In Deuteronomy 6:12 the Israelites were told to “take care lest you forget the Lord, who brought you out of the land of Egypt, out of the house of slavery.” In Psalm 78, we learn the people rebelled because “They forgot what [God] had done, the wonders He had shown them” (NIV). But perhaps most powerfully are Christ’s words, spoken the night before He died, when taking the bread and the wine: “Do this in remembrance of Me” Luke 22:19 (NIV).

Because in the remembering:

I find courage to relinquish my grip, knowing I’ll always land firmly in my Savior’s hands. He’s proven Himself faithful again and again. He’s demonstrated, through my blunders and moments of surrender that His knowledge greatly exceeds mine and His ways truly are best.

I find strength to keep moving, regardless of how steep the climb. Why? Because God’s helped me conquer similar, perhaps even rockier, terrain before, and the strenuous hike always pales compared to the beauty experienced upon the mountain’s peak.

I gain peace as I contemplate God’s steadfast presence and all the years and days and hours that He faithfully walked beside me. I couldn’t always hear Him, and there were times I couldn’t feel Him, and yet, He was there. Always, just as He promised. And also, just as He promised, He will be with me now, today, and tomorrow, and forever more.

Through remembering, praise and strength fill my heart and soul, and the joy of Christ floods my being.

And so I wonder, why don’t I practice this discipline more?

Sometimes my prayers turn perfunctory. I go through my list and often repeat the same requests day after day. While there’s nothing wrong with asking for God’s help—in fact, He bids us to lay all our concerns before Him– I long for more.

Throughout my daughter’s life, she’s asked for many things, and rightly so. We fed her, clothed her, purchased gifts and paid for experiences with us and her friends. When she’s concerned, hurting, or frightened, I hope her father and I are the first people she comes to. I hope she knows we’ll always draw her close and will never turn her away.

But when she simply comes, to connect and spend time with me—those moments are priceless.

The other day, my daughter sent me a message that said simply, “You’re a good mom.” I took a screen shot of her words image of message from daughterand saved them, and I suspect I’ll read them again and again. Not because I feel insecure or even need her validation. Rather, I cherish her and the relationship we’ve cultivated. That was what she expressed in her message—our relationship.

But more than that, I cherish her heart. Her grateful, kind, loving heart.

Is that perhaps how God feels, when we offer Him similar praise? When we pause to reflect, to remember, who He is and what He’s done. When we really take time to sit in those memories, to let them bolster our hearts and our souls.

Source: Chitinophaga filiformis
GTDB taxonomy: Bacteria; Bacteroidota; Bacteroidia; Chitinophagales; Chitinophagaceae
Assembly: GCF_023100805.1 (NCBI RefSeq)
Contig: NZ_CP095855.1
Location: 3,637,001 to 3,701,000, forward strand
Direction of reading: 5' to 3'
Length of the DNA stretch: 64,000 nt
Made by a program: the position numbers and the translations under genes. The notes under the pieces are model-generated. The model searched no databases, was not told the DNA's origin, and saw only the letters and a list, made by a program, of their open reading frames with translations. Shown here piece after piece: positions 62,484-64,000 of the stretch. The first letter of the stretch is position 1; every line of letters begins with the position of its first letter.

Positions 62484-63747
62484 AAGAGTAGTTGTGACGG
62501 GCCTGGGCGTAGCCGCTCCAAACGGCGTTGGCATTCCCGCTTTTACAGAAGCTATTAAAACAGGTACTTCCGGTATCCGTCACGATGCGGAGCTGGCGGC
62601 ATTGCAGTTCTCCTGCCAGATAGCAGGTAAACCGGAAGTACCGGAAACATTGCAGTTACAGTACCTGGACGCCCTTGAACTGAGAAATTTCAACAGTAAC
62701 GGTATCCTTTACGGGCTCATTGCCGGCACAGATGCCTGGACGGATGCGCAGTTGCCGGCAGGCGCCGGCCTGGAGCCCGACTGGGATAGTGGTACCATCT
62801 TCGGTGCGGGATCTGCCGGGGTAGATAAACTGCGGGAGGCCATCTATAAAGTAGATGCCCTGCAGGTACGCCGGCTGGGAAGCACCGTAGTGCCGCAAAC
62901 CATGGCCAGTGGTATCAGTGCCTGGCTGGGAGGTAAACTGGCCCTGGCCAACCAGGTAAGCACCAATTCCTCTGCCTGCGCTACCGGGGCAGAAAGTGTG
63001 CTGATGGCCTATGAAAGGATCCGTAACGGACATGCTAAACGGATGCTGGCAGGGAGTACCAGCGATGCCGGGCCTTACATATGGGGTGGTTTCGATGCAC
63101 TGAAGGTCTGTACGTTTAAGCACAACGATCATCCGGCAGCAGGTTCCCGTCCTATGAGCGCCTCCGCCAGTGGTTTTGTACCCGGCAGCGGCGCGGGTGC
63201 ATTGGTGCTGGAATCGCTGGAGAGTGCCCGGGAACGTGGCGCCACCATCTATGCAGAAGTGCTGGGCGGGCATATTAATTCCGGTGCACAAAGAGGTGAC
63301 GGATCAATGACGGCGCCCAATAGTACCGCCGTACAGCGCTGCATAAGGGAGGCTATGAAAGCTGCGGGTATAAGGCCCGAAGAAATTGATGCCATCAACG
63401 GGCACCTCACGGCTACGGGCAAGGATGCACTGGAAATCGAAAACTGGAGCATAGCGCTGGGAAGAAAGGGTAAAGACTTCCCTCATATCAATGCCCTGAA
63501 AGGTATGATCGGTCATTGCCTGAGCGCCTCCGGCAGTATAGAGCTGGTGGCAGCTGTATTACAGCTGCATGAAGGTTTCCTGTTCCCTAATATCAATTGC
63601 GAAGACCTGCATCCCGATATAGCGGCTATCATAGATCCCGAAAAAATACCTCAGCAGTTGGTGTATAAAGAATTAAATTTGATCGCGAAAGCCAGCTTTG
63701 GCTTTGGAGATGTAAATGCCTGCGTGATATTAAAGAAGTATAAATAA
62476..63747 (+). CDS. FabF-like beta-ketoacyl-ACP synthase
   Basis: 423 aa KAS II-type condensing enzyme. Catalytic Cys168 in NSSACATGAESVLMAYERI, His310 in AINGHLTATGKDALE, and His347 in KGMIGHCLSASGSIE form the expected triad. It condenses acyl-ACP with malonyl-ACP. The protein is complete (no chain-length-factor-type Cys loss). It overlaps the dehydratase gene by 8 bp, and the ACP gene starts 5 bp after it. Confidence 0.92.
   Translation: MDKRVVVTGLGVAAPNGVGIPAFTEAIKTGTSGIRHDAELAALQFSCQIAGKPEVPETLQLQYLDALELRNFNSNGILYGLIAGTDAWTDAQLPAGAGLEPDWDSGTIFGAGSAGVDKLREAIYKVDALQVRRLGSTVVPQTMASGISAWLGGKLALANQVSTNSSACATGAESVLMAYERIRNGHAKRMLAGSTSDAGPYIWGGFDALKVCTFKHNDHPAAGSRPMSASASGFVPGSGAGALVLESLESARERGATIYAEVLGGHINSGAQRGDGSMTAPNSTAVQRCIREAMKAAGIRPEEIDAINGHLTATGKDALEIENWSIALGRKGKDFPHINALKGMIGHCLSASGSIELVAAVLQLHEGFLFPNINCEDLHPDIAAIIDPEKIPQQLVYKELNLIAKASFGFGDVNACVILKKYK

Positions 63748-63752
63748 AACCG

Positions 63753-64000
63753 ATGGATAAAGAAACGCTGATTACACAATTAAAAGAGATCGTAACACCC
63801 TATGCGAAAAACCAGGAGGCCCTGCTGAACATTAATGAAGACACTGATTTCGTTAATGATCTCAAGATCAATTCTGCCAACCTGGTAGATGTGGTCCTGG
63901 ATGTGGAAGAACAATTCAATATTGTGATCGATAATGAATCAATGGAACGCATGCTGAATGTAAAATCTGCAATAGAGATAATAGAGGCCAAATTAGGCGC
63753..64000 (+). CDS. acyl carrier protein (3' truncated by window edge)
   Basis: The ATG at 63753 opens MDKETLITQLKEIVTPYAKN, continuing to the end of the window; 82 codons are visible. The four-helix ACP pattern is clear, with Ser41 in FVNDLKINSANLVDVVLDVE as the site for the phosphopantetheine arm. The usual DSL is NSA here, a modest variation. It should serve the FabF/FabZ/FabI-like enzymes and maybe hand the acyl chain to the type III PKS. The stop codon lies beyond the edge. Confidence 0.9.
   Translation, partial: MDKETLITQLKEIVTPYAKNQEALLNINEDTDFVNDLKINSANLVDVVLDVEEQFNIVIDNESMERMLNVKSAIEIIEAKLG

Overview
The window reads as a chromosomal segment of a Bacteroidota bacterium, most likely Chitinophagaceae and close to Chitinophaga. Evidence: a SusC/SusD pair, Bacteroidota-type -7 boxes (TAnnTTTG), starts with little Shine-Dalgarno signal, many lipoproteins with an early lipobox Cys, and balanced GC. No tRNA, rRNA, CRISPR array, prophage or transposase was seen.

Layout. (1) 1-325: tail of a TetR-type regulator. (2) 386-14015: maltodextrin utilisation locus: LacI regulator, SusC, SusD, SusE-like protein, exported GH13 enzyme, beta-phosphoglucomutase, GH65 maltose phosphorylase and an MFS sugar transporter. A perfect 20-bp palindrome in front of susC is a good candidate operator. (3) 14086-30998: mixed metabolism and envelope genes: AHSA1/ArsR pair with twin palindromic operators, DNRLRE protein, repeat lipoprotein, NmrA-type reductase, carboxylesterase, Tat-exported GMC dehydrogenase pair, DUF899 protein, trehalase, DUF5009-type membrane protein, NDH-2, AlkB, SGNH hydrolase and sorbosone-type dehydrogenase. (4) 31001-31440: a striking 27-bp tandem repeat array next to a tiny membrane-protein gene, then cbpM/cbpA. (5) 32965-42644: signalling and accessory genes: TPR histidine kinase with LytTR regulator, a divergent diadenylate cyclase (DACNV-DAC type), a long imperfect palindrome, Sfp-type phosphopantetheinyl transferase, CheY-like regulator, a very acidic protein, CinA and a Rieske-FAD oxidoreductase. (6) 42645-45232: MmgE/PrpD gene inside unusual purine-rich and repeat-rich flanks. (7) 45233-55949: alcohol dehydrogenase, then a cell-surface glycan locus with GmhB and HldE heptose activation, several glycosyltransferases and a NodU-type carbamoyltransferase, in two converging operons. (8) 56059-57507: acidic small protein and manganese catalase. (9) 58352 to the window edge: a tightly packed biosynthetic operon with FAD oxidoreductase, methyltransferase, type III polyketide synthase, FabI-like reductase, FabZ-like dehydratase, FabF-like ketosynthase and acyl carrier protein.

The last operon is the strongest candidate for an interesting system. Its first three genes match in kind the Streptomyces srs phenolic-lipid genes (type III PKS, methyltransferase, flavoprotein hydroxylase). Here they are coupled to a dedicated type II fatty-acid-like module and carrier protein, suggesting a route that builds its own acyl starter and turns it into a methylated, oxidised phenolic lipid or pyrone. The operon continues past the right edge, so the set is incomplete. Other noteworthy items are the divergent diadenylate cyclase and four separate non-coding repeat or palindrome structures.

What are some ways you pause to remember? How do you make those moments times of intimacy between you and your Savior? What are some ways you keep your prayer life fresh and vibrant? Share your thoughts and ideas with us in the comments below. And make sure to connect with Jennifer Slattery on Facebook and Instagram.

Additional resources:

What Does the Bible Say About Remembering on Open Bible

Remembering Then But Now on Bible.org

A Holy Reminder by Jana Kelley

Remembering God’s Blessings by Dr. Charles Stanley

 

Powerful Truth For When Our Hearts Grow Ill

Quote regarding a life committed to God on colorful background

I can easily become entitled. This can remain hidden when life goes well. But when difficulties hit, I find myself battling a slowly corroding heart, half of which longs to surrender to Christ while the rest fights for “self.”

About a decade ago, our family experienced a period of upheaval that triggered some pretty deep and latent wounds. We’d moved across the country six months prior, something I hadn’t wanted to do. I’d just begun to get settled and connected with the local faith and home school communities, when my husband quit his job. Though the logical side of my brain, which shrunk considerably in that moment, understood why, my insecure child threw a fit.

Soon fear turned into bitterness that morphed into depression. As our savings dwindled and we made plans to move yet again, my anger grew. I found the situation unjust, as if I were a victim to my husband’s decisions.

In short, I determined I deserved better. When my life began to crumble, my sense of entitlement wreaked havoc with my peace and surrender.

Somehow I’d forgotten that all life is a gift. I’d forgotten the beauty of salvation—that years prior, my holy God looked down on rebellious and self-destructing me, and in place of judgement, offered me mercy and grace. Whenever I lose sight of the cross, of who God is and all He’s done, my heart begins to turn. Ugliness seeps in, whispering toxic lies like, “This isn’t fair,” and “You deserve better.” The more I listen, the darker my world becomes.

That winter, I began plunging into a gloom that felt heavy and oppressive and might’ve swallowed up everything precious and right in my life, had God not intervened. But He did, with one simple yet profound question:

“Do you love Me now?”

I understood precisely what He was asking. He wanted to know if my love was based on what He did or didn’t give me. Was it a shallow, conditional love that expanded when blessings came and shrunk during hardships? Or did the One who bled and died for me have my heart?